Wednesday, August 21, 2019

Writing Wednesday: Speaking Up to Self Promote

So I was at my usual Monday evening yoga class and realized during opening meditation that I hadn't paid. Yeah, it harshed with my relaxation a bit, but I quickly decided I had enough cash in my purse to hand the teacher cash at the end and be all set for the next month.

I had a fairly successful book signing on Friday where everyone paid cash. What better way to spend it than on yoga class, right?

Afterward I spoke with the teacher, and she said, no problem, don't worry, and I said "I had a good book signing, so you should take the money while I have it."

The teacher - and the entire class - did a double take. Silence filled the room for a split second or two before they all began asking questions at once, and I realized NONE OF THEM KNEW I WROTE BOOKS.

This is an affluent group of women, mostly older than myself, who do yoga once or twice a week, drink wine, travel, and of course read... and I'd never thought to mention to any of them that I write romance and romantic suspense.

Granted, it's not like we go out for cocktails after class or anything. But I've seen many of them once a week for the last six or eight months.

Do you have groups of friends like that or does everyone know you're an author?

Am I the only one who "keeps secrets" as one of the ladies accused?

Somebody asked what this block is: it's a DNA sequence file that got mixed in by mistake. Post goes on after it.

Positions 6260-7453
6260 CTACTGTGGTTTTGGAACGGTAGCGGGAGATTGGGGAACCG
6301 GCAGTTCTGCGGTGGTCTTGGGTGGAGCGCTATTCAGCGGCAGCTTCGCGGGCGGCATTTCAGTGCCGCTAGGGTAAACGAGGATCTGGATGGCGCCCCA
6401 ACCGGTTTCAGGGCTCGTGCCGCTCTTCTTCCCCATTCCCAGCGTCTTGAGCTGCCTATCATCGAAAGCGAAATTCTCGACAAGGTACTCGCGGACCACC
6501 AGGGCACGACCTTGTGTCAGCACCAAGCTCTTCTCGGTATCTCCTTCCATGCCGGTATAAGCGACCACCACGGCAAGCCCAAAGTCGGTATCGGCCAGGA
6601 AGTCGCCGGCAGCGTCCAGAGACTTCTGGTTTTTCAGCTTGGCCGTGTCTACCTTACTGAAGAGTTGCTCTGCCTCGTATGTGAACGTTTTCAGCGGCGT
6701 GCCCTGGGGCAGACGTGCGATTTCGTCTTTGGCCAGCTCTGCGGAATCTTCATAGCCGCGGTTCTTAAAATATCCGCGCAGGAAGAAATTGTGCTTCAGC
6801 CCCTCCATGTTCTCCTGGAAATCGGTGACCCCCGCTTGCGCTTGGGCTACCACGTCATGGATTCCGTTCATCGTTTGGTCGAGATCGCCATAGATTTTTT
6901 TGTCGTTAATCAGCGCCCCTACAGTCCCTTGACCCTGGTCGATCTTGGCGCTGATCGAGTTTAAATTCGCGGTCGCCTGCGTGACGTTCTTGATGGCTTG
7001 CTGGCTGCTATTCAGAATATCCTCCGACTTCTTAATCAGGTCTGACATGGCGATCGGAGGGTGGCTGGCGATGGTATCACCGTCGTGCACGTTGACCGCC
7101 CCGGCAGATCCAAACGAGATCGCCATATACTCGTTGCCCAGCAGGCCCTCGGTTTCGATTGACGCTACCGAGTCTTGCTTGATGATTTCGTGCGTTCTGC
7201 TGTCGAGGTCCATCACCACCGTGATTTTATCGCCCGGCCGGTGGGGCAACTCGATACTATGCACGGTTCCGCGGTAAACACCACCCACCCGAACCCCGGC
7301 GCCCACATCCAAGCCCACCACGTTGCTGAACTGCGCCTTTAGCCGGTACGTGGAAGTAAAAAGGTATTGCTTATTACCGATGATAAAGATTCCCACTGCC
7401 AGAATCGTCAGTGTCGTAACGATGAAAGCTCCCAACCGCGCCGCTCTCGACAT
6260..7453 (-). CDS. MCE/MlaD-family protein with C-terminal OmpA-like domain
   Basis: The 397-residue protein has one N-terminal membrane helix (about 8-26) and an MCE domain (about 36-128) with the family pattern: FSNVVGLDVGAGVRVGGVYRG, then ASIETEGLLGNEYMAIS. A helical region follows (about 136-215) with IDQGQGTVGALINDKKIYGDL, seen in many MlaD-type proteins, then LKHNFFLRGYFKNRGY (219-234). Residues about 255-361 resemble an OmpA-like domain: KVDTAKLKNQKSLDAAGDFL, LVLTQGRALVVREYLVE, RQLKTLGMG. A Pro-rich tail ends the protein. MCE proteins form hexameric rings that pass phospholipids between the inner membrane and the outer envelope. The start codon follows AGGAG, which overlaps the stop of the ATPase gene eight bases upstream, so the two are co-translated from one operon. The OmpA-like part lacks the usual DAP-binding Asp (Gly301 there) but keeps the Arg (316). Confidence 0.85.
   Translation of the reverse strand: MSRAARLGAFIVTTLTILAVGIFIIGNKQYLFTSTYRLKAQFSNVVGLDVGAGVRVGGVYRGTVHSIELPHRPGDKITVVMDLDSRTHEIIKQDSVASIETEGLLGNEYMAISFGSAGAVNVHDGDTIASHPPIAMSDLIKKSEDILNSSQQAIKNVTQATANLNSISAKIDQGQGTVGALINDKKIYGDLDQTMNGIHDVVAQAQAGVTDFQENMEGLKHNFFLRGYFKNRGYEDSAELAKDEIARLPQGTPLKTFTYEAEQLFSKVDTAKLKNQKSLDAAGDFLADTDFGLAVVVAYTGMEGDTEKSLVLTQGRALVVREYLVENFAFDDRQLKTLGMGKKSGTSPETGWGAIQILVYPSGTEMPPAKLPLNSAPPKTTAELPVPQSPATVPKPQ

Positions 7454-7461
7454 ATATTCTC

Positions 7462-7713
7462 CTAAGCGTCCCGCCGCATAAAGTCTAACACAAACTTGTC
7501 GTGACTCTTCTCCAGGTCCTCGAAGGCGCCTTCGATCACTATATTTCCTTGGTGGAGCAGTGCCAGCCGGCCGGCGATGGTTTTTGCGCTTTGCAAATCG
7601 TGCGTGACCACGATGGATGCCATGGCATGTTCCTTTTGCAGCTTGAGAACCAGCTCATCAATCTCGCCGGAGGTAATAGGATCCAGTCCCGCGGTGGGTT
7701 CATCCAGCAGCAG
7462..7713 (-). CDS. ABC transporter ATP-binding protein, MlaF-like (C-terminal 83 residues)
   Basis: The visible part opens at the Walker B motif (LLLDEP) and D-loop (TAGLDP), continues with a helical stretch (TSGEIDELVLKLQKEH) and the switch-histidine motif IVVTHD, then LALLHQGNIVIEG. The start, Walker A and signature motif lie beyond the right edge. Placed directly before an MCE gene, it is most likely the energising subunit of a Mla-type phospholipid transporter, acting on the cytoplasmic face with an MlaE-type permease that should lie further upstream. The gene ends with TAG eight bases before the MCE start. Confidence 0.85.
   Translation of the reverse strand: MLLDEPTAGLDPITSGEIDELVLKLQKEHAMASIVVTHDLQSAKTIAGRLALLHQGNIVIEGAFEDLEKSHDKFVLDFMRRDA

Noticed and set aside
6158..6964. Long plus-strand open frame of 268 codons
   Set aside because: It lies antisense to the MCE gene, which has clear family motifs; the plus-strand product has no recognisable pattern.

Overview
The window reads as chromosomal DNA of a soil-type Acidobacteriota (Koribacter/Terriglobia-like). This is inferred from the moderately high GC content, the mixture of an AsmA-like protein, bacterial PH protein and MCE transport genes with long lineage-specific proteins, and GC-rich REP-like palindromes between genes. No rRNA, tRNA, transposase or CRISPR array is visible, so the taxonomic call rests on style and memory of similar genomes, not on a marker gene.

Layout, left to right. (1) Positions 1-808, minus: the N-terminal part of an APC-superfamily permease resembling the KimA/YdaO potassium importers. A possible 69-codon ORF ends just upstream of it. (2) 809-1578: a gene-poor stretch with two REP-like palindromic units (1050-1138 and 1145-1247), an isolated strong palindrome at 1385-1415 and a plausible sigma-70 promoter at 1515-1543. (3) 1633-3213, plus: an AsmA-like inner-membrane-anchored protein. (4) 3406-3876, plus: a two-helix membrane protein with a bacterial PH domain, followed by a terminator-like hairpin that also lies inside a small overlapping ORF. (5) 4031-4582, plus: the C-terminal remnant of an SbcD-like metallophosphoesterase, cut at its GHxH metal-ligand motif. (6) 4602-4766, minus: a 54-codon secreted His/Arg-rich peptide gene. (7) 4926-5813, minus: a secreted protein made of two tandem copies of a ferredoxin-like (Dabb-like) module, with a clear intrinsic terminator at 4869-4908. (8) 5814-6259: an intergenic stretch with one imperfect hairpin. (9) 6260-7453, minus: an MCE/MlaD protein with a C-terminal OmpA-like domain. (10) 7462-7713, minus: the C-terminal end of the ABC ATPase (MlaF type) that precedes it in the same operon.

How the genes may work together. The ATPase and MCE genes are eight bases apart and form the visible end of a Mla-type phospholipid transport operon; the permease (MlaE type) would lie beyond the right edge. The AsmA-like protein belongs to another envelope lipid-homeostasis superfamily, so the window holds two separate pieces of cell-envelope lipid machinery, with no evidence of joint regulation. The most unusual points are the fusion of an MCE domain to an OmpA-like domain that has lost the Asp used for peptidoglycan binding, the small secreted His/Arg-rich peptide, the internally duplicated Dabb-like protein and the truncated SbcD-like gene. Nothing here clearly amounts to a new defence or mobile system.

Maybe it's because I'm not sure how to open that conversation. How do you work it into a conversation when you meet new people? Or with a group of people you know or work with?

If you have told people, how did they react? Were they interested in buying and reading your books?

Now I need to decide if I'm going to take some books with me next Monday to class. The teacher already said she thought it would be a good idea. So maybe....

In the meantime, Happy Writing to All!


  1. Great post. I always keep books in my trunk and bookmarks in my bag.

  2. When people ask me what I do, I tell them, "I lie for a living. What do you do?". That usually makes them laugh and opens the discussion. I never just tell people I'm a writer. It feels self-serving - like saying, "Hi, I sell Amway. Can we talk?" It's awkward.

  3. Good post! I always have bookmarks and postcards in my purse, and books in car, but I still find myself flustered when people ask or find out. What to say. Do we talk it down (usually)? Sometimes I do offer the info (and hey, now my mechanic and my pizza shop owner - both older males - have read my books!). The other day, yeah, my husband asked what do I say when people ask. Am I a writer? Or am I an author? I was like, well, dunno. Depends on the audience I guess...

  4. Good point to bring up! I always keep a bookmark handy and a box of books in the truck. In case you missed my blog yesterday, Tena left it up: Stop by if you get a chance!